Richland was a small farming town with only 247 residents when the United States government plucked it and the nearby towns of Hanford and White Bluffs off the map as the perfect place to produce plutonium for the atomic bomb.  Farms, homes, and some businesses were forced out in 1943 and housing for 11,000 workers was quickly built.  Richland became a bedroom community.  We walked past the alphabet homes–built on floorplans A, B, D, E,F or G–with the goal of having high and low income earners living side by side.  We saw the site of the women’s dormitories, which anticipated the housing needs of single women workers.  We saw the few buildings that preceded the 1940s, the current high school with the Bombers mascot, and a lovely walkway along Hip Deep Creek to the riverfront trail.  The Sacajawea Heritage Trail goes for miles along the Columbia River, connecting the Tri-Cities. Sacajawea Heritage Trail

Much of the architecture along the way reflected the technology and mid-century modern tone of the city.  The thoughtful planning of G. Albin Pehrson left parkland as a buffer between homes and businesses, land through which the paved urban trail goes today. For those without a guide, the trail is marked in the sidewalk but volunteer-led history tours are periodically offered through Richland’s Parks and Recreation Department.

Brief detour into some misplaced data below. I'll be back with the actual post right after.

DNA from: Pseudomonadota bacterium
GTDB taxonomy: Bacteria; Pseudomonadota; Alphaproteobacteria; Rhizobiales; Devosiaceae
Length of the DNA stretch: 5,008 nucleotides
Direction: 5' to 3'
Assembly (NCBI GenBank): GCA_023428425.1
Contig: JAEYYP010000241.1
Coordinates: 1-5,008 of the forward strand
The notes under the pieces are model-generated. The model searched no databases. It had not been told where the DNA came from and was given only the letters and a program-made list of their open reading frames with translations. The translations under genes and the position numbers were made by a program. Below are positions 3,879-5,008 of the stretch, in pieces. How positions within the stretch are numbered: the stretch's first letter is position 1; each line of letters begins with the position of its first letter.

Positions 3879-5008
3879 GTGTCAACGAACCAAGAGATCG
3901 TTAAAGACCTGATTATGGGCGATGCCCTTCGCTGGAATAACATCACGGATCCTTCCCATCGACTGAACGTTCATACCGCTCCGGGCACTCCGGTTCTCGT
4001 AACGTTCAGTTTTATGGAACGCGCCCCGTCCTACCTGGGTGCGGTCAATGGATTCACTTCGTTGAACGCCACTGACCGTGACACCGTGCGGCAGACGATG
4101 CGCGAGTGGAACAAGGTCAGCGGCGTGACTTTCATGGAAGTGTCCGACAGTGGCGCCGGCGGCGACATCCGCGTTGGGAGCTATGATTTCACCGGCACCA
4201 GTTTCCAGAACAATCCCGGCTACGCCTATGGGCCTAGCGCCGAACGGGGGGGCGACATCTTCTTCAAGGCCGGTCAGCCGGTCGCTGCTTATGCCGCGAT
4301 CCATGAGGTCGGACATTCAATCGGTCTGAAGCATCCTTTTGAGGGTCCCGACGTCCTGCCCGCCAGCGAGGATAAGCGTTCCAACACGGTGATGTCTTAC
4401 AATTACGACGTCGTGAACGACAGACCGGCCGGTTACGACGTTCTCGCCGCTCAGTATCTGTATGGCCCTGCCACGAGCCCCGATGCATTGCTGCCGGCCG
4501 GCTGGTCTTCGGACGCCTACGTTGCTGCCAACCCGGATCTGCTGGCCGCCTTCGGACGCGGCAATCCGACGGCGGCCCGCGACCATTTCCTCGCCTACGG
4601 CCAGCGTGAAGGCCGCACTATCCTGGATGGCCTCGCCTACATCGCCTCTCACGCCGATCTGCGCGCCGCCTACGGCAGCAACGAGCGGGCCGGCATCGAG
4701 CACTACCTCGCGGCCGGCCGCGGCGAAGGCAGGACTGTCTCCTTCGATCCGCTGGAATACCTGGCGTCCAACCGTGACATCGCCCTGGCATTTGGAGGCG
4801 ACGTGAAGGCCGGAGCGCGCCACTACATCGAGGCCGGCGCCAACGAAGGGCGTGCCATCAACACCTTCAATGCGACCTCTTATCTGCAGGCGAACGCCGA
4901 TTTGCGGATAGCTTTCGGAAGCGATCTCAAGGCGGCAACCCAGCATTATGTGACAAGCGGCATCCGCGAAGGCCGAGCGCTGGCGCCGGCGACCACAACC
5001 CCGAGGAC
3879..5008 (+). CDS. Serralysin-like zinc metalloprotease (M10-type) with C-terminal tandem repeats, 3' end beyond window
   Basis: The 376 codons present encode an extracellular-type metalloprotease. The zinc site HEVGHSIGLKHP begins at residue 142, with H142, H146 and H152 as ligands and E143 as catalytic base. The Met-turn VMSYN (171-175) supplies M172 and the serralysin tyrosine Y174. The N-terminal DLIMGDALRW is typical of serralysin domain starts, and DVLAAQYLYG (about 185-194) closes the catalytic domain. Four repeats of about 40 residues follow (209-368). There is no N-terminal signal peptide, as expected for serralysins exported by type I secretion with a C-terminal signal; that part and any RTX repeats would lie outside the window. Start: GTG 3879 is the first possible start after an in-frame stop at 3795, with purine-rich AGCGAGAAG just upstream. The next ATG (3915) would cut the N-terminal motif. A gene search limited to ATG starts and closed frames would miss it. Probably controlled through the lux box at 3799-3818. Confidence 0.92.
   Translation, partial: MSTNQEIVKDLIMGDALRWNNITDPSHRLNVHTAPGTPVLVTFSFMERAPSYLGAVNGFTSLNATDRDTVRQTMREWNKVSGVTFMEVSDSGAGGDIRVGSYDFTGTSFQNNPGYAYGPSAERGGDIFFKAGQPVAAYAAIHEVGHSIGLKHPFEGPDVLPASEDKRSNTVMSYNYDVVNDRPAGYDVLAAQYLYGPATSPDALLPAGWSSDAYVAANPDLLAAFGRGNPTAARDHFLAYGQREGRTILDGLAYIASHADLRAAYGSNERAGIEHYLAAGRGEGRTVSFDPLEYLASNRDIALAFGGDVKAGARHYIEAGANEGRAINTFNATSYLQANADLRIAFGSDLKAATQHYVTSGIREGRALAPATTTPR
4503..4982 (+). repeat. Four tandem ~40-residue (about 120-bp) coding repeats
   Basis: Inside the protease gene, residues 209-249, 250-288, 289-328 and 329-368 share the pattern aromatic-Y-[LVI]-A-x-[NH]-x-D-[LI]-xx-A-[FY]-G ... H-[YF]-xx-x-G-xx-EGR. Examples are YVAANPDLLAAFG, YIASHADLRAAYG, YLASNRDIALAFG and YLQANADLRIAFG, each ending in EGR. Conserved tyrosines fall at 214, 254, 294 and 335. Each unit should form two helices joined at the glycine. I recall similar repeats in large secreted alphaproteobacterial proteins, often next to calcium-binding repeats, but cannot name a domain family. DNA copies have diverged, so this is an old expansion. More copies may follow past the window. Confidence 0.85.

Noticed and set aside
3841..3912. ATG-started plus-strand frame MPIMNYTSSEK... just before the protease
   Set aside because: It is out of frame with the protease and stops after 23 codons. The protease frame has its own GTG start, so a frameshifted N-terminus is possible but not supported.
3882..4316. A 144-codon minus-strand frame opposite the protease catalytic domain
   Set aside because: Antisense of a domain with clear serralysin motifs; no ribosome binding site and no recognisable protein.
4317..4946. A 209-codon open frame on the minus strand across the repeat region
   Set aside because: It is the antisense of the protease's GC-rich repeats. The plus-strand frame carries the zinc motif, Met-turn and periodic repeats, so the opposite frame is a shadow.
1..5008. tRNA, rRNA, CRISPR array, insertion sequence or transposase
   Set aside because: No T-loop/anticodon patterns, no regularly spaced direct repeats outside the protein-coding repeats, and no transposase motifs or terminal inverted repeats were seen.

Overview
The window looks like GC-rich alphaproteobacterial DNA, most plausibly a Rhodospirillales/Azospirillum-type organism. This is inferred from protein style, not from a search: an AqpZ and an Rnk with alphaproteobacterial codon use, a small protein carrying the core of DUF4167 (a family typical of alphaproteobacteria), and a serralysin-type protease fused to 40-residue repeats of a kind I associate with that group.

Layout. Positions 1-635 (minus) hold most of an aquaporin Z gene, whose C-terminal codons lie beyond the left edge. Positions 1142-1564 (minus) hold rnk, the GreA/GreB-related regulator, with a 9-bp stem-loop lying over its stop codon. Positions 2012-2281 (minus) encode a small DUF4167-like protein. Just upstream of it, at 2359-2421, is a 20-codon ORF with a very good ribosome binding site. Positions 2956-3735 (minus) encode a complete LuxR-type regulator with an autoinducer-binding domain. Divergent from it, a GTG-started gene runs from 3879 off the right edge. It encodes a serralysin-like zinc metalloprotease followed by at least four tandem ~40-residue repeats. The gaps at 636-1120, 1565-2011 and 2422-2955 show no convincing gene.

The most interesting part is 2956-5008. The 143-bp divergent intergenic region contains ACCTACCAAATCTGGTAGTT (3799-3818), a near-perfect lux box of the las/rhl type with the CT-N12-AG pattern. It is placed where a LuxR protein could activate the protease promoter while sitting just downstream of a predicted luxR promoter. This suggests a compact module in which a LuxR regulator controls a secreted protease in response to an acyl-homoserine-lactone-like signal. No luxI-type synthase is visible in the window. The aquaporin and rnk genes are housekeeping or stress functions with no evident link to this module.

A brochure by Gary Fetterolf, “Walking Tour of World War II Era Alphabet Homes,” describes the alphabet homes and the origin of street names, named after army engineers.  It is available at the new Richland Urban Greenbelt TrailHanford Reach Museum, a concrete structure rising out of the windswept ground, which broadens the story to the river and the land around it.


Oregon Trail markers in Washington

There are twelve Oregon Trail markers in Washington, marking Oregon Trail markerthe Oregon Trail cutoff to Puget Sound.  In Washington the Oregon Trail followed the Cowlitz River from Fort Vancouver to Cowlitz Landing, then went overland on a rough wagon road to Olympia. There are markers at Vancouver, Woodland, Kalama, Kelso, Toledo, Mary’s Corner, Centralia, Grand Mound, Tenino, Bush Prairie, Tumwater, and Olympia, the end of the trail on south Puget Sound.   The trail marker pocket park in Toledo, maintained by the Daughters of the American Revolution, Sacajawea Chapter,  has been restored and will be rededicated on September 27, 2016 at 1 p.m.

History Lives in Renton

Renton is the 9th largest city in Washington, with a population of more than 100,000.  Yet it has been overshadowed by neighboring Seattle and Bellevue, which rank 1st and 5th, and by its association with industry and jobs–coal mining, clay works, Boeing and PACCAR.  Even though it has a 405 and Rainier Avenue, the main routes of travel, bypass the main street at a fast clip.